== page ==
The Federal Trade Commission (FTC) and the Department of Justice Antitrust Division said they will speed up reviews for joint ventures aimed at stopping the coronavirus spread, according to a report by CNBC.
Reviews generally take months to complete, but the organizations released a joint statement saying they will try to get a review done in a week, following receipt of all the pertinent information needed to complete the review.
“… Accordingly, the Agencies will aim to respond expeditiously to all COVID-19-related requests, and to resolve those addressing public health and safety within seven (7) calendar days of receiving all necessary information,” the two agencies said in a joint statement. “Since joint ventures may be necessary for businesses to bring goods to communities in need, to expand existing capacity, or to develop new products or services, the Agencies will also work to expeditiously process filings under the National Cooperative Research and Production Act (as amended by the Standards Development Organization Advancement Act).”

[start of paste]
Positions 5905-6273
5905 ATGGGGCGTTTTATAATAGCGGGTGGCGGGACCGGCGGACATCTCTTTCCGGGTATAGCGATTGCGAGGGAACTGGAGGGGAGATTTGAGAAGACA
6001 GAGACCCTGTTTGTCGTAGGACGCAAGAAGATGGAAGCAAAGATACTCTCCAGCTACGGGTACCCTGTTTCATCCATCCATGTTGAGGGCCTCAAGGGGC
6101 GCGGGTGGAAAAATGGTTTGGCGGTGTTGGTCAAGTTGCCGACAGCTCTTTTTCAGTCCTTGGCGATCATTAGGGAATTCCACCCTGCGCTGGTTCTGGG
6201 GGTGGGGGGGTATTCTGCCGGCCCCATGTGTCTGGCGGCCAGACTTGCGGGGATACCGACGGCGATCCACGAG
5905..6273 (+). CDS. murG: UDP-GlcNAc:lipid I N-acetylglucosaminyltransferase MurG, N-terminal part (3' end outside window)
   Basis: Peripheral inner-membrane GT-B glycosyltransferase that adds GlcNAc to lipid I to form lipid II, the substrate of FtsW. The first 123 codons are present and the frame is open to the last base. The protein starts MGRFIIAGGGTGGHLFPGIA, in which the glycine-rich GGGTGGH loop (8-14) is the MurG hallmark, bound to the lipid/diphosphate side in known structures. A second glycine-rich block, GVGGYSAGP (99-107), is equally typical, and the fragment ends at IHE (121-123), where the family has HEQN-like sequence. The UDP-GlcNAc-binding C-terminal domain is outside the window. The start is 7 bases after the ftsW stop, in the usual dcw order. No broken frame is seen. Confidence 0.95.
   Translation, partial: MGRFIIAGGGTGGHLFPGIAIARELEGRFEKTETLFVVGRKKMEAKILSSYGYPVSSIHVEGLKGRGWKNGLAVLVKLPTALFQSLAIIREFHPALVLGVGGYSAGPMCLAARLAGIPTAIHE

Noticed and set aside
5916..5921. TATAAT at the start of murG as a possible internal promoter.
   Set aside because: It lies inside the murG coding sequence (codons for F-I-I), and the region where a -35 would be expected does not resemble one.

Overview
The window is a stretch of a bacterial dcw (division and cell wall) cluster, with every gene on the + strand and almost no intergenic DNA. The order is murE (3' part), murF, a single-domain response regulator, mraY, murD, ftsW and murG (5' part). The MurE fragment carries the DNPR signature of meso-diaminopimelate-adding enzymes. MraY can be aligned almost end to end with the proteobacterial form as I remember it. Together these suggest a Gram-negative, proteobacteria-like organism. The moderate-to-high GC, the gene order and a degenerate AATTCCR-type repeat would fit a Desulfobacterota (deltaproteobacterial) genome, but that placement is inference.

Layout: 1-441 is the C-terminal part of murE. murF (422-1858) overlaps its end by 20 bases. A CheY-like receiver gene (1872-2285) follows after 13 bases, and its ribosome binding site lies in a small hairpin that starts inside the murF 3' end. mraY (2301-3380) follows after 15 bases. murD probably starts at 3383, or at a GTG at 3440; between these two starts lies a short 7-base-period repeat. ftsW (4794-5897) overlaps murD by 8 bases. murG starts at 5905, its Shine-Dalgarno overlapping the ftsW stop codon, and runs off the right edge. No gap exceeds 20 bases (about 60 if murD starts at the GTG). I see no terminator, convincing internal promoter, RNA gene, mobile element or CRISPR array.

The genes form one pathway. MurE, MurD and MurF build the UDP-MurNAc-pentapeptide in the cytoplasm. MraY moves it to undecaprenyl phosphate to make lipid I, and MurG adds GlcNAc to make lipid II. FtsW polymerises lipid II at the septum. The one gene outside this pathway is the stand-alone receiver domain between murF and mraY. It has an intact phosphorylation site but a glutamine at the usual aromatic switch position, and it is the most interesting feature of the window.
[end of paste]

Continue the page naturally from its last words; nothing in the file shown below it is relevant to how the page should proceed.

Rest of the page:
The agencies said they’d consider firms to be moving forward pro-competitively when working with other firms on research or other COVID-19 related endeavors.
There would also be an allowance for private lobbying to use federal emergency authority, but it would have to be implemented in the arena of passing and enforcing laws.
The agencies added that they were going to enforce rules regarding price gouging or the cutting of wages. Amazon, for its part, has said that it cut off many businesses trying to profit from the coronavirus crisis, and has removed thousands who are trying to sell items for high prices.
Both the FTC and the DOJ Antitrust Division said they’ll go after monopolists who “use their market power to engage in exclusionary conduct.”
“In sum, the Agencies, in addition to the rest of the Department of Justice and the Federal Trade Commission, will continue working closely with the public, the business community, and other federal agencies to responsibly enforce the antitrust laws to protect the health, safety, and welfare of all Americans,” the release said.